Geneva, Switzerland – The World Health Organization (WHO) reports that the hearing loss of millions of people could have been prevented or treated. The report will be released for International Ear Care Day on March 3, 2013.
“About half of all cases of hearing loss are easily preventable while many can be treated through early diagnosis and suitable interventions such as surgically implanted hearing devices. Individuals with hearing loss can also benefit from sign language training and social support,” says Dr Shelly Chadha of the WHO’s Department of Prevention of Blindness and Deafness.
One reason that hearing loss is not treated is that there are not enough assistive listening devices such as hearing aids to meet the needs of this growing population. “Current production of hearing aids meets less than 10% of global need,” says Chadha. “In developing countries, fewer than one out of 40 people who need a hearing aid have one. WHO is exploring technology transfer as a way to promote access to hearing aids in developing countries.”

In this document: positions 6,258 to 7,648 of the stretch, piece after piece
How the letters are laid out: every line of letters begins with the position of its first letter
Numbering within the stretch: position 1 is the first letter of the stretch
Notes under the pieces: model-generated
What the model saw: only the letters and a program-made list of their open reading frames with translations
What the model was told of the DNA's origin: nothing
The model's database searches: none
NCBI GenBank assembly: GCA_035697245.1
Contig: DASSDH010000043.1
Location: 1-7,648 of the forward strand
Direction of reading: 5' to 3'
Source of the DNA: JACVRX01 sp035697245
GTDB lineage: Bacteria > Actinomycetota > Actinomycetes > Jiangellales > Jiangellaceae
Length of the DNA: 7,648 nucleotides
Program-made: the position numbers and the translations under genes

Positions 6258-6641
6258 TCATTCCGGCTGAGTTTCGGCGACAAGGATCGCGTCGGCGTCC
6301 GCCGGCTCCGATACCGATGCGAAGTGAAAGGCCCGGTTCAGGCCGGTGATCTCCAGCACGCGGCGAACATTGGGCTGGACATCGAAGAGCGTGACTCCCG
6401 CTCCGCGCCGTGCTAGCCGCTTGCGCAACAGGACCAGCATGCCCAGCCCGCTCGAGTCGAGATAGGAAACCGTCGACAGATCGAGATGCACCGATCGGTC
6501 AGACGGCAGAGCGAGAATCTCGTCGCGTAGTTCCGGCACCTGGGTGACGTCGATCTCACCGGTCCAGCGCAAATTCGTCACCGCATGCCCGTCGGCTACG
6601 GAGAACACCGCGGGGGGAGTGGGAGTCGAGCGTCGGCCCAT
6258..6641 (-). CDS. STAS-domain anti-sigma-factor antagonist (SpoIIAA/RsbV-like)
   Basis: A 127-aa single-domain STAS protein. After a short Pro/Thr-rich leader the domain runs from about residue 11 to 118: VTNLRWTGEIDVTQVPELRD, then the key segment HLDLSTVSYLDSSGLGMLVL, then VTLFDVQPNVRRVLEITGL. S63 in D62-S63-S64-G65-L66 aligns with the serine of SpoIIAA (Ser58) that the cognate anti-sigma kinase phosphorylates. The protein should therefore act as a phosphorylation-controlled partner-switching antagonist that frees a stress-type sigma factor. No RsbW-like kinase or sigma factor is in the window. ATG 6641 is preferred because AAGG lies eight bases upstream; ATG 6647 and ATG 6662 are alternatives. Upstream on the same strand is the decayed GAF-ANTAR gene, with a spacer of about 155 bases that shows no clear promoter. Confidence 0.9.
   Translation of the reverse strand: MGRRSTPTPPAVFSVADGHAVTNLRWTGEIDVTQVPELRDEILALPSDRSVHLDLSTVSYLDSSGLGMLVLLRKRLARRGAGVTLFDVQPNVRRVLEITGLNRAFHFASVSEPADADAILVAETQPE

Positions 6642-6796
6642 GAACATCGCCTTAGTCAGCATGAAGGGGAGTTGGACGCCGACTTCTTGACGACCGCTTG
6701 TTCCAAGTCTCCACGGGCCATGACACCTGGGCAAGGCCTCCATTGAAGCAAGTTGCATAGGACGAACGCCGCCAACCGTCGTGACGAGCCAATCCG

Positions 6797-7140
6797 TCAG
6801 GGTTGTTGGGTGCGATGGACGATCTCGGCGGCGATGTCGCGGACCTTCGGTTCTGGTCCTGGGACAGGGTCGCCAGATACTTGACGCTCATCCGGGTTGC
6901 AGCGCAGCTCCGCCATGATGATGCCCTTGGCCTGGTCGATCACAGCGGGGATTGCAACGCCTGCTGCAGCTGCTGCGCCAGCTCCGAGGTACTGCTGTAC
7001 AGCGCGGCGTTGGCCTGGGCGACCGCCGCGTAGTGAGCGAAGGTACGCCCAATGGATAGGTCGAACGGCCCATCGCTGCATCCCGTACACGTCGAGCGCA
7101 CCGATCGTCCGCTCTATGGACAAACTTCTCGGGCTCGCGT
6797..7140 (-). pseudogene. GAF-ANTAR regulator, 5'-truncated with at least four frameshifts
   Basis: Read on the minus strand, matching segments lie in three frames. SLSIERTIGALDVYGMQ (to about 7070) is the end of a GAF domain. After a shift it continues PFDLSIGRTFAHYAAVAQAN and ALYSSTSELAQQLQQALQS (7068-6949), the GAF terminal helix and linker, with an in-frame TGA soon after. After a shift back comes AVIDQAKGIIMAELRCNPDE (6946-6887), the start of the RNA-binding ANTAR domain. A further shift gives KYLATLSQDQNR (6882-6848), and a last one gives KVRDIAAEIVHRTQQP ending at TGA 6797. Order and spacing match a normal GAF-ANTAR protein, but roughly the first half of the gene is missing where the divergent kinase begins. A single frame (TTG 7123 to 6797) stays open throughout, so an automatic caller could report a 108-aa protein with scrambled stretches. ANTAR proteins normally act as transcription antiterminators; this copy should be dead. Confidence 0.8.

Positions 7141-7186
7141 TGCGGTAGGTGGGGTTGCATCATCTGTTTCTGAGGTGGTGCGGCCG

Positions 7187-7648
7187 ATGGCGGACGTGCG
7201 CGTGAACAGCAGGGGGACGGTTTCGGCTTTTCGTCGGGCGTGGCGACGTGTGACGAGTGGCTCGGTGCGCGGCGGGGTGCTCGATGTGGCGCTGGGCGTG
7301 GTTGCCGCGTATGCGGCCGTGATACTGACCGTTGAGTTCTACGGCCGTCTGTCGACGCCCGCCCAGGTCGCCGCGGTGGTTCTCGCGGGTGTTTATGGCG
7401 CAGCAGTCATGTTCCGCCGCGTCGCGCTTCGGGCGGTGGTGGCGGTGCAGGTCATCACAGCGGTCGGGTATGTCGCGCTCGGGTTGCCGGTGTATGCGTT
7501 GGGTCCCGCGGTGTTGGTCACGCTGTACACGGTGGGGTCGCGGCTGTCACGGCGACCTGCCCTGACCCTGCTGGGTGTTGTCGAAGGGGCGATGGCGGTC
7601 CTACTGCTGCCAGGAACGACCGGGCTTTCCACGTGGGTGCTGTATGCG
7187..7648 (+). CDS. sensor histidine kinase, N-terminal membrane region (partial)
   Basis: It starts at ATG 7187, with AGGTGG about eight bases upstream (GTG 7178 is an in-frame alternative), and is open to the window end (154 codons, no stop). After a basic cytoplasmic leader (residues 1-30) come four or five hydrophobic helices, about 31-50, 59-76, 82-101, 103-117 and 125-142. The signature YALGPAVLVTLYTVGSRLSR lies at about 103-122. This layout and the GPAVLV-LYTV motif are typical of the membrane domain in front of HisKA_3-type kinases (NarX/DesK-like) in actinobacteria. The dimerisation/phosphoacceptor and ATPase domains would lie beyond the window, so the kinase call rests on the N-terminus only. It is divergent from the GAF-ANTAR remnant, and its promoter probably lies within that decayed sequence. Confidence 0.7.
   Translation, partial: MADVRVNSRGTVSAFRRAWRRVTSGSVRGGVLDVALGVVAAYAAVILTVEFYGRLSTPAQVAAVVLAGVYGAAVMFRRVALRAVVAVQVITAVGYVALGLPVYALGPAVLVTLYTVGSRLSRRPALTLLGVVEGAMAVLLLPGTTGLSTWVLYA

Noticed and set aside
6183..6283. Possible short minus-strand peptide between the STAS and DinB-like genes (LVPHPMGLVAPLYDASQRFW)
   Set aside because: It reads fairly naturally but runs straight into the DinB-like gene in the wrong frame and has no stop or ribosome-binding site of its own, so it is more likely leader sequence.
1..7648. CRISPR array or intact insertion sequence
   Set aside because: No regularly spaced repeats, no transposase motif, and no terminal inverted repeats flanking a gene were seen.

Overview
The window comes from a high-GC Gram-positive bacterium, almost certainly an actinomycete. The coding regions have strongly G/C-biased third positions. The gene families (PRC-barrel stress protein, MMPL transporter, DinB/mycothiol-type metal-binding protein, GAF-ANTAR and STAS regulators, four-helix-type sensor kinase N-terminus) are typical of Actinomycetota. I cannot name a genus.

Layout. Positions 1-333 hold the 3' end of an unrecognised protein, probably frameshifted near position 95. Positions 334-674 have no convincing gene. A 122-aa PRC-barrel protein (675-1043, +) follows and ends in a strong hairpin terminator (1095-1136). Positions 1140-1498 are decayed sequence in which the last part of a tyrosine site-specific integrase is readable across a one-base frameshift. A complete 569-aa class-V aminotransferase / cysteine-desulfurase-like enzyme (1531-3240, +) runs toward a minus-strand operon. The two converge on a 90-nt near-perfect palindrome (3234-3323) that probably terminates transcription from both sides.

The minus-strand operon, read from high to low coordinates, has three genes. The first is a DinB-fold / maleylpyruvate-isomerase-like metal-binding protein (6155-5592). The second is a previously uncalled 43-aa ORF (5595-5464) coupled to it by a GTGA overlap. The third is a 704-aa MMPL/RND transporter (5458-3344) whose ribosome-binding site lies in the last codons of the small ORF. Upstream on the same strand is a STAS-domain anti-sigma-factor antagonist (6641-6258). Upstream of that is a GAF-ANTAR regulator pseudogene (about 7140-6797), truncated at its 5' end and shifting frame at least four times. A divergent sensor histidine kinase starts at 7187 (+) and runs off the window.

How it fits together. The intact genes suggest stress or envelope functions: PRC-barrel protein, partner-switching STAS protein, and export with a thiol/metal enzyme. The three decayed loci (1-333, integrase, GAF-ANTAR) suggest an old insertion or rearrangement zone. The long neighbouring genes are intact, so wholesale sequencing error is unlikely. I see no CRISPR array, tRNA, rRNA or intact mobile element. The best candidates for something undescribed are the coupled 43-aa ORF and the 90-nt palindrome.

Causes of hearing loss
- A leading cause of hearing loss is ear infections, particularly in low and middle income countries
- Infection diseases such as meningitis, rubella, mumps, and measles
- Exposure to excessive noise
- Injuries to the head or ears
- Genetic factors
- Problems during pregnancy or childbirth
- Certain medications
- More than 360 million people have hearing loss
- One in three people over the age of 65 years (165 million people worldwide) have hearing loss
- 32 million children under age 15 are affected by hearing loss
- The highest numbers of people with hearing loss are found in Asia Pacific, South Asia, and sub-Saharan Africa
WHO is encouraging countries to develop hearing loss prevention systems through their healthcare systems such as:
- Hearing screenings for infants
- Early assessment and treatment for hearing loss
- Vaccinating children against diseases that cause hearing loss
The report will be posted on the WHO website.